Ms. ANBURAJAN: There's no question her speech overshadowed him. She was incredibly eloquent, but I think that everybody knew that this was for Barack Obama. And the difference is that this wasn't necessarily a political crowd. I talked to a ton of people, especially in Iowa, where they've never caucused before. This is a new population that they're bringing - the campaign is bringing in. So in the sense of what's his name, perhaps these are voters that are getting acclimated and acquainted with Barack Obama for the first time.

Like, I found this wonderful group of women, all on their 50s, very boisterous, I mean, hardcore Oprah fans, and were - had never caucused before, and now are open to doing it because of Oprah.

Were they necessarily going to caucus for Barack Obama? Not really. I mean, there were two of them who were pretty conservative. But one of them was. She was considering it because of him. And I think in that sense of like is there -you know, did she - was she the main draw? Of course, but there's - people's ears were open to Obama's message because of it.

BURBANK: At any point, did Barack Obama jump on a couch and talk about Katie Holmes?

Ms. ANBURAJAN: Not for this, but…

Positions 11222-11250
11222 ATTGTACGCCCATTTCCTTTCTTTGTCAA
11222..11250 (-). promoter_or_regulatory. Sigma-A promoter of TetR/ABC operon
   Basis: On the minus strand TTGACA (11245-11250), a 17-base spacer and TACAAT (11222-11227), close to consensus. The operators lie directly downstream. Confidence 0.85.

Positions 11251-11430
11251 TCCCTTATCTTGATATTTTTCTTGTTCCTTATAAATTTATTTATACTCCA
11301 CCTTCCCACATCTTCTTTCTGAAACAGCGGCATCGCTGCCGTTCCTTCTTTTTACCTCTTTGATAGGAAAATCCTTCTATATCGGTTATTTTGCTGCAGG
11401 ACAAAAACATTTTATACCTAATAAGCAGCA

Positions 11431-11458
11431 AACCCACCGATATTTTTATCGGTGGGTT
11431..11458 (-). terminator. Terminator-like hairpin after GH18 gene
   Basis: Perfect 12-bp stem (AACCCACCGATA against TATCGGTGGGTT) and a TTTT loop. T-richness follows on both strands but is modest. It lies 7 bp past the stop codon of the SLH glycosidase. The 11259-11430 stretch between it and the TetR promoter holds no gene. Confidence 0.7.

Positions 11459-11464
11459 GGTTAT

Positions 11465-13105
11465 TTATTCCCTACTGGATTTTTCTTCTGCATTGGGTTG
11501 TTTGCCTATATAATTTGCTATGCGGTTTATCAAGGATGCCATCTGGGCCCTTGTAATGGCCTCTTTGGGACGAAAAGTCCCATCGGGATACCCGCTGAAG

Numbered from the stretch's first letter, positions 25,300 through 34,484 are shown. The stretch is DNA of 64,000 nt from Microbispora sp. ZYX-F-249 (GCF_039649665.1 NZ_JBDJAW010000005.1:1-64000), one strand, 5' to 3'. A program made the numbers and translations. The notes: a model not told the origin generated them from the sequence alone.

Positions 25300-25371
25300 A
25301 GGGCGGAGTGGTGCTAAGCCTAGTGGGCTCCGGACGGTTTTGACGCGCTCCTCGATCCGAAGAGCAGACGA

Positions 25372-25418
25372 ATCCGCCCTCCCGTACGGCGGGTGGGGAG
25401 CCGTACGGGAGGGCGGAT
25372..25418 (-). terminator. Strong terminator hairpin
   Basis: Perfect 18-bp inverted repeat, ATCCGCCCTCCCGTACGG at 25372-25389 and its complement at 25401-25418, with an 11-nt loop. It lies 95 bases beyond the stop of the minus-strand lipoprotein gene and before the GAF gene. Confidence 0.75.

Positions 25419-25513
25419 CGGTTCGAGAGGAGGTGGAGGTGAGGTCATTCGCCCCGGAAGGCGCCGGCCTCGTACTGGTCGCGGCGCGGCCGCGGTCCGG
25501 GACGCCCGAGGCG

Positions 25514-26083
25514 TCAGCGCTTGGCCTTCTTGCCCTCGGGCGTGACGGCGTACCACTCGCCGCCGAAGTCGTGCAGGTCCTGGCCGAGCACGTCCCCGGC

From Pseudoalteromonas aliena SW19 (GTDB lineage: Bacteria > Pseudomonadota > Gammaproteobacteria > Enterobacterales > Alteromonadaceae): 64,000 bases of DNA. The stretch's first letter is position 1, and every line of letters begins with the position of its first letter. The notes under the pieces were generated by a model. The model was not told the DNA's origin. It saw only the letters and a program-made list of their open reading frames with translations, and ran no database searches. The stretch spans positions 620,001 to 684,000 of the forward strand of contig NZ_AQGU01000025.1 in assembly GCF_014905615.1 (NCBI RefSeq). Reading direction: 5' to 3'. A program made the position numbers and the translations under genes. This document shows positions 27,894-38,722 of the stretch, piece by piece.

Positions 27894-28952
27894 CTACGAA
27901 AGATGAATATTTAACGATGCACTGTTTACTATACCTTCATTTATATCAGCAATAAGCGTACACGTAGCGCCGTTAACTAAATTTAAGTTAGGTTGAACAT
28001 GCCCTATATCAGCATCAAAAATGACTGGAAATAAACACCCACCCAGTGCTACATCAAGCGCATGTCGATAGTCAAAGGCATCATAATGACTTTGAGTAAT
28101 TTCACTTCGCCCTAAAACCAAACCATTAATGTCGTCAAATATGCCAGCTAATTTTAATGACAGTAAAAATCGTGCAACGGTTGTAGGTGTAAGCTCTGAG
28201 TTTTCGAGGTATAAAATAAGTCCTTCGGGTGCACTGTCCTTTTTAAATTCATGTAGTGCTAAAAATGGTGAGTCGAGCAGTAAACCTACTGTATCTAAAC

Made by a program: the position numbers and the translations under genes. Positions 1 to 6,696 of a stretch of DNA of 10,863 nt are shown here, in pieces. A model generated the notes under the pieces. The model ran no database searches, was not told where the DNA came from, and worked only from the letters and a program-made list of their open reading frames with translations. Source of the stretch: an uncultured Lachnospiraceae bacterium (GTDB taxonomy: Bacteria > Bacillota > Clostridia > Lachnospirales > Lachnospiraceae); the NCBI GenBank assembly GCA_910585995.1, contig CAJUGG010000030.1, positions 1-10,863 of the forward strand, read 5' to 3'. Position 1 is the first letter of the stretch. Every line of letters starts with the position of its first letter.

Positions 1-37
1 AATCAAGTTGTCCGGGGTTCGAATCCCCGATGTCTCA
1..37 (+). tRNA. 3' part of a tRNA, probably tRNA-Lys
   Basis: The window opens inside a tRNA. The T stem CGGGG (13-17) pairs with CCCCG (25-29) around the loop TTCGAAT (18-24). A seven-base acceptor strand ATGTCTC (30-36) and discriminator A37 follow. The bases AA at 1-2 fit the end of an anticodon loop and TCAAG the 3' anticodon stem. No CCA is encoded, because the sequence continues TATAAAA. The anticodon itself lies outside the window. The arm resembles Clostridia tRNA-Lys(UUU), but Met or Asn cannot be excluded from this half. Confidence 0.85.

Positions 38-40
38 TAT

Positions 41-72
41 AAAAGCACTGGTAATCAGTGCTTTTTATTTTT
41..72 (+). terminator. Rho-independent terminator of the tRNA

BURBANK: Because that is not working out for Tom Cruise.

Ms. ANBURAJAN: (unintelligible) but he seemed - I mean, when he came out he definitely gave her a big hug, I would say. And they danced on stage in South Carolina. They ended it beautifully.

I think I wrote in my piece that it was - I mean, this amazingly - it was this wonderfully choreographed political moment, like, the music is rising. They come on stage, they danced together, the three of them. The crowd starts dancing. It was just a - it was really infectious atmosphere. I mean, I think the press had a lot of fun covering it. I think the crowd had a great time, also.

BURBANK: Meanwhile, somewhere in Iowa, Hillary Clinton cried into a waffle breakfast by herself. Aswini…

Ms. ANBURAJAN: Well, Chelsea was there.

BURBANK: What's that? What's that?

Ms. ANBURAJAN: Chelsea was there.

BURBANK: Yeah, I know. They…

STEWART: She was drying her mother's tears.

(Soundbite of laughter)

BURBANK: Yeah. Chelsea gave her a backrub. It's all right, mom. Aswini Anburajan from NBC National Journal, thank you very much.

Ms. ANBURAJAN: Oh, you're welcome.

STEWART: Funny part of that, somebody - apparently, the crowd started cheering Oprah for vice president, and Obama said, you know that's a demotion for her.

(Soundbite of laughter)

STEWART: Did you get that?

BURBANK: Coming up on THE BRYANT PARK PROJECT: We're going to talk about the Roma culture in America, kind of a little understood group of people who had their own sort of legal system, except now some of them are taking their problems to the U.S. legal system.

STEWART: And the most e-mailed articles in New York Times today: The 53 places to go in 2008. We won't run through all of them. One or two. Iran? Laos?

BURBANK: Seriously?

STEWART: Lisbon? Stick around. It's the BPP.